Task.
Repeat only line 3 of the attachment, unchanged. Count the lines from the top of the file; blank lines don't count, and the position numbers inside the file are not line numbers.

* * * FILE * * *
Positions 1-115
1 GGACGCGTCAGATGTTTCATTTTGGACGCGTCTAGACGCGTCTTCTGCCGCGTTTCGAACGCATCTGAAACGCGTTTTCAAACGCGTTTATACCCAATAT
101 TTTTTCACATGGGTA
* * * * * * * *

101 TTTTTCACATGGGTA